Date of Submission
Open Access Senior Thesis
Bachelor of Arts
W.M. Keck Science Department
© 2011 Sasha Farina
Bisphenol A is an estrogenic compound that is found in polycarbonate plastics and epoxy resins; humans are continuously exposed to the compound and it is believed to possess the same carcinogenic effects as estrogen (Iso, 2006). In this study, I used Saccharomyces cerevisiae as a model organism to identify mechanisms by which BPA acts based on the genomic profiling of kinase genes from a Mat-α haploid deletion library. Kinases regulate many other proteins, so the identification of a single mutant could identify an entire affected pathway of genes. I conducted a systematic screen of these mutants using the phenotype of growth inhibition. Using solid growth assays, I identified 17 BPA sensitive mutants, six of which were related to the high osmolarity growth pathway, which is involved in osmotic stress response and could be a mechanism of defense of S. cerevisiae against BPA. I implemented liquid growth assays, protein analysis, as well as microscopy for a more in depth study of the effects of BPA on these mutants. Bisphenol-A initially inhibits the growth of S. cerevisiae, however, there were some strains that appeared to show adaptation in the presence of the compound. I found that BPA inhibits cell cycle progression, and may affect the phosphorylation regulation of Cdc28, but without affecting the production of the protein. This study provides clues for predicting the effects of BPA on homologous genes in mammals and identifying similar pathways of resistance. By having a better understanding of the effects on BPA on the cell, the compound can be better regulated by the EPA and complications resulting from continuous exposure to BPA can be treated effectively.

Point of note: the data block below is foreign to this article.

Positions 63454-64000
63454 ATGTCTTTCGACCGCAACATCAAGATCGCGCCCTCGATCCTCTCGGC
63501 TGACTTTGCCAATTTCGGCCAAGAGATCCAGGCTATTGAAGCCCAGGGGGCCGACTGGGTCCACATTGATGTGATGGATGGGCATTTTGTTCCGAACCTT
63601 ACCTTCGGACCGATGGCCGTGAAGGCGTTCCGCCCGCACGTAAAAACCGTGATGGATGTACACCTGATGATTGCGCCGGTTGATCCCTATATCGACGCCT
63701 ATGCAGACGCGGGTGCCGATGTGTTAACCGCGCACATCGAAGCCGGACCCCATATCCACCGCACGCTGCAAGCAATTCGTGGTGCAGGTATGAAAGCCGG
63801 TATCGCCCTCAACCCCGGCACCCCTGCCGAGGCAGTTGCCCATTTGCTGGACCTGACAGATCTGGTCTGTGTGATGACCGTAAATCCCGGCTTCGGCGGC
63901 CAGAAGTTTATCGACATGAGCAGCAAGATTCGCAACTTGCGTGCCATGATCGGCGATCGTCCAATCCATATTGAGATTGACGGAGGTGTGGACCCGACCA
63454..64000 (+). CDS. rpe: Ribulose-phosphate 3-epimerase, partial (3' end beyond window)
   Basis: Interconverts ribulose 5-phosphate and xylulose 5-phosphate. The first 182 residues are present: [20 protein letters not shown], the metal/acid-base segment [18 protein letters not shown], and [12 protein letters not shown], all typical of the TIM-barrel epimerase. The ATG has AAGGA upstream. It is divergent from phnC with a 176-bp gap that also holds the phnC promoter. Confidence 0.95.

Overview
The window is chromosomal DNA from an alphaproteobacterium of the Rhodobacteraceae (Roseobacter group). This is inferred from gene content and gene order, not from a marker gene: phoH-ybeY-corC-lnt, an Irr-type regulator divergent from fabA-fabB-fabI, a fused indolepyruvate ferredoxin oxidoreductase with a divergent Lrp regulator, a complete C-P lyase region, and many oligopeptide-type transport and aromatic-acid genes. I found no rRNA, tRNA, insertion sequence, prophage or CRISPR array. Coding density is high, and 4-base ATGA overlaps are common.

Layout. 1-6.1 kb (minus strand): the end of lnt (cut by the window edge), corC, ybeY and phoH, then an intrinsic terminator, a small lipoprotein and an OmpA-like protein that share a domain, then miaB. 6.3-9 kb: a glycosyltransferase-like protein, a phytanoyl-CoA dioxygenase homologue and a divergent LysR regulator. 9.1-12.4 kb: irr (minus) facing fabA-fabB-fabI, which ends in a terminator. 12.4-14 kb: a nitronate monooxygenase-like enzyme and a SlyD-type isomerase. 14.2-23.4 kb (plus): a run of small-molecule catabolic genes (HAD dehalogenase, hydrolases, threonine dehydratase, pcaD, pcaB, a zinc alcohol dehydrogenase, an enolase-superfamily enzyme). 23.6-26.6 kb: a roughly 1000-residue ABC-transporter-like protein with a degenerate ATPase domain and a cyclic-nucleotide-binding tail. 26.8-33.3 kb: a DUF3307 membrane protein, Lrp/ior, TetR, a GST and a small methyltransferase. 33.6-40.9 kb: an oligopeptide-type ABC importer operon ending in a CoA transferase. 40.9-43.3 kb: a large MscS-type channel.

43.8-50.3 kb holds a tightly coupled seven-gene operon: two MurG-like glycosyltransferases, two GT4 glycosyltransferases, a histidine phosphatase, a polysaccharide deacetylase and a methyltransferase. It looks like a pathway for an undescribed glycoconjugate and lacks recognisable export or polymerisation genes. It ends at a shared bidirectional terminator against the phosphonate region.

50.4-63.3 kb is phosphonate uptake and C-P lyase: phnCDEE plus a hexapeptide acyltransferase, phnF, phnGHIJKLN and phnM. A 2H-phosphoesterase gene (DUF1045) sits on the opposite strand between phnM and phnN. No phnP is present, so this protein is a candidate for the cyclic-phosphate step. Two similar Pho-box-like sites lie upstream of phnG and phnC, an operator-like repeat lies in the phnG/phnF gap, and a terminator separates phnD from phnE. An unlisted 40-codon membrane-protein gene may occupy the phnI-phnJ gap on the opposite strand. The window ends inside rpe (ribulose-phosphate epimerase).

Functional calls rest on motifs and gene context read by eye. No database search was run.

Farina, Sasha N., "The Characterization of Genes Involved in Response to the Phenol Derivative and Xenoestrogen Bisphenol-A in Saccharomyces Cerevisiae" (2011). CMC Senior Theses. Paper 221.
Available for download on Wednesday, May 18, 2016